DUI
charge. Charlie died of pancreatic cancer on January 26, 2011 at age 83. Legacy[edit] Country-rock band The Byrds
The Byrds
recorded the Louvin-penned "The Christian Life" for their 1968 release Sweetheart of the Rodeo.[2] In 2001, The Louvin Brothers
The Louvin Brothers
were inducted into the Country Music Hall of Fame.[8] The tribute CD Livin', Lovin', Losin': Songs of the Louvin Brothers, produced by Carl Jackson and Kathy Louvin and released in 2003, won the 2004 Grammy Award
Grammy Award
for Best Country Album. Satan is Real album[edit] Main article: Satan Is Real

Satan Is Real
Satan Is Real
album cover

Although the brothers are still remembered today for their musical talent, they are also remembered for the unusual cover used for their 1959 album, Satan Is Real. Designed by Ira Louvin, the cover features the brothers standing in a rock quarry in front of a 12-foot-tall (3.7 m) plywood rendition of the Devil
Devil
as several hidden tires soaked in kerosene burn behind them as fire and brimstone.[9] While some reviewers count this as being one of the "greatest iconic album covers of all time",[10] the cover can also be found today on several Web sites celebrating unusual or bizarre album covers. The cover has also become an Internet meme
Internet meme
on a number of Web sites such as Fark.com, where it has been posted in discussion threads as an example of religious views of the era.[11] The opening bars of the album's title track "Satan Is Real" can be heard at the beginning of Hank Williams
Hank Williams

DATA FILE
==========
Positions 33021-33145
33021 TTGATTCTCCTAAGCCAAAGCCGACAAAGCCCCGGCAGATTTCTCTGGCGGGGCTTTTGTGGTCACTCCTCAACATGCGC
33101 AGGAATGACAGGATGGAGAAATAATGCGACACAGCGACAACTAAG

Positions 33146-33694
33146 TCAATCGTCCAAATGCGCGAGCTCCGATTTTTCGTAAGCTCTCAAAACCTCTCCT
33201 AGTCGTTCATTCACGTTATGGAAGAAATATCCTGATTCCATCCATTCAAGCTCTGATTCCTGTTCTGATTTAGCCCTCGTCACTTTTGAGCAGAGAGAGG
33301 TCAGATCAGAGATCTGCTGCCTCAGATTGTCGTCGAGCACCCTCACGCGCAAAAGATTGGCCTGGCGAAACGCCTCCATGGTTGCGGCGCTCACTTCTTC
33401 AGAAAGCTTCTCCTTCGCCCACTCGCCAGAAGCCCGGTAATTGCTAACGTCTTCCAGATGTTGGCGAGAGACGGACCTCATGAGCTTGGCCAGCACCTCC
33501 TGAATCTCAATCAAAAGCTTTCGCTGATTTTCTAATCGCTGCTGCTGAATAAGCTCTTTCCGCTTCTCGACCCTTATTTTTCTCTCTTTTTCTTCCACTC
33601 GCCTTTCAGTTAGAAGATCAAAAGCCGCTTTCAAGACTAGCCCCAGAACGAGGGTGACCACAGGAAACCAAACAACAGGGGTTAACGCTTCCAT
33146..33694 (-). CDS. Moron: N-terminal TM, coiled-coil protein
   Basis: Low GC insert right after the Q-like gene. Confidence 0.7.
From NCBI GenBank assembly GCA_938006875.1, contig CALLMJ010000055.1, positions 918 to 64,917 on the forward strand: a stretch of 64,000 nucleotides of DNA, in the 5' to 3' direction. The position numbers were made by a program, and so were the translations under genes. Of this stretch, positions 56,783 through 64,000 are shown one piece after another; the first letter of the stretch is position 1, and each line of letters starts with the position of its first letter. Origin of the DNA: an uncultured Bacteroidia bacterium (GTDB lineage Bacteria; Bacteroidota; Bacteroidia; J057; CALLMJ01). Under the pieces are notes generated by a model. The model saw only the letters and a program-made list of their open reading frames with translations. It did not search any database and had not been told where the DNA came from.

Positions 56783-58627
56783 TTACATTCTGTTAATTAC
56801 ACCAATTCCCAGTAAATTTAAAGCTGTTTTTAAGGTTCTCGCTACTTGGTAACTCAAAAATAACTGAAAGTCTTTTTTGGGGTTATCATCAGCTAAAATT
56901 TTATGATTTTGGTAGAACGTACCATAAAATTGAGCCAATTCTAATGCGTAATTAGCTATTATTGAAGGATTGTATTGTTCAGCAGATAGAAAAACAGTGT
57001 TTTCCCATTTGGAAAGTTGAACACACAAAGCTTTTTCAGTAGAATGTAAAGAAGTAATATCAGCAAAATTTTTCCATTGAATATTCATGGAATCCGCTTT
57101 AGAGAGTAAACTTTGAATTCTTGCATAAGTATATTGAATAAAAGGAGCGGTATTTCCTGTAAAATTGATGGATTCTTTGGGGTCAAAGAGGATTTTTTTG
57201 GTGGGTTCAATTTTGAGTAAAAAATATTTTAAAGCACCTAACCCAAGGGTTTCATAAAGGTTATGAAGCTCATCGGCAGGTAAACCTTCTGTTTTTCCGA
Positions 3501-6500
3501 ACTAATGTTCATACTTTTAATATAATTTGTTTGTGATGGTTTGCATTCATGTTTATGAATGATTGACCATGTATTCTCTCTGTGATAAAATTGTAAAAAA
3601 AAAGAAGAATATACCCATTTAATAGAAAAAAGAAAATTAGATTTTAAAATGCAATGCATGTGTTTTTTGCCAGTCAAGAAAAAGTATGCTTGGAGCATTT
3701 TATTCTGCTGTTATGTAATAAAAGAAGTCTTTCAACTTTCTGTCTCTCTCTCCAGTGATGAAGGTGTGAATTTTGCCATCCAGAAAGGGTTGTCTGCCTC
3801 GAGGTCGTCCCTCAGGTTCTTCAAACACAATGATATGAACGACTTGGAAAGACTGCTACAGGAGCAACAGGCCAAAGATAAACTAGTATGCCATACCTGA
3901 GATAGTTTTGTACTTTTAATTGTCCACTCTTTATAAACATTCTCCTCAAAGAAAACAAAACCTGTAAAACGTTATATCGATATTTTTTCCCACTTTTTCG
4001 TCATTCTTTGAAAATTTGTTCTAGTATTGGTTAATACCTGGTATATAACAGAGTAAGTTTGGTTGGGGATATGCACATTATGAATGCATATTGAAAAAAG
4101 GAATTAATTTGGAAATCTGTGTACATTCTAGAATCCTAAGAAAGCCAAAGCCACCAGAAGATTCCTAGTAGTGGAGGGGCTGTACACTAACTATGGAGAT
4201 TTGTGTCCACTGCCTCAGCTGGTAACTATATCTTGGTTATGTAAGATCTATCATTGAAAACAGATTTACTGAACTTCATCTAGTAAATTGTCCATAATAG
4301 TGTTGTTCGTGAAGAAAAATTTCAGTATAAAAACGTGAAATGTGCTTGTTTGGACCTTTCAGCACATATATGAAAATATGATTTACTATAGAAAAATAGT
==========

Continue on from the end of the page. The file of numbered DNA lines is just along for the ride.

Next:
III's "Medley: Straight to Hell / Satan Is Real", on his Straight to Hell album of 2006. It is also excerpted in Will Ferrell's 2009 one-man Broadway show, You're Welcome America. A Final Night With George W Bush. Partial discography[edit]

1956: The Louvin Brothers
The Louvin Brothers
(MGM) 1956: Tragic Songs of Life (Capitol)[3] 1957: Nearer My God to Thee (Capitol) 1958: Ira and Charlie (Capitol) 1958: The Family Who Prays (Capitol) 1958: Country Love Ballads (Capitol) 1959: Satan Is Real
Satan Is Real
(Capitol) 1960: My Baby's Gone (Capitol) 1960: A Tribute to the Delmore Brothers (Capitol) 1961: Encore (Capitol) 1961: Christmas with the Louvin Brothers (Capitol) 1962: The Weapon of Prayer (Capitol) 1963: Keep Your Eyes on Jesus (Capitol) 1964: The Louvin Brothers
The Louvin Brothers
Sing and Play Their Current Hits (Capitol) 1965: Thank God for My Christian Home (Capitol) 1966: Ira and Charles (Hilltop) 1967: Two Different Worlds (Capitol) 1967: The Great Roy Acuff
Roy Acuff
Songs (Capitol) 1968: Country Heart and Soul (Capitol) 1973: The Great Gospel Singing of The Louvin Brothers
The Louvin Brothers
(Capitol) 1975: Live at New River Ranch (Copper Creek) 1976: I Don't Believe You Met My Baby (Hilltop) 1978: Songs That Tell a Story (Rounder) 1990: Early MGM Recordings (Rounder) 1992: Close Harmony ( Bear Family
Bear Family
Records) 1995: Greatest Hits (Capitol) 1995: When I Stop Dreaming: The Best of the Louvin Brothers (Razor & Tie) 2006: The Essential Louvin Brothers 1955–1964: My Baby's Gone (Raven)

Charted singles[edit]

Year Single Chart Positions

US Country[12]

1955 "When I Stop Dreaming" 8

1956 "I Don't Believe You've Met My Baby" 1

"Hoping That You're Hoping" 7

"You're Running Wild" 7

"Cash on the Barrelhead"A 7

1957 "Don't Laugh" 11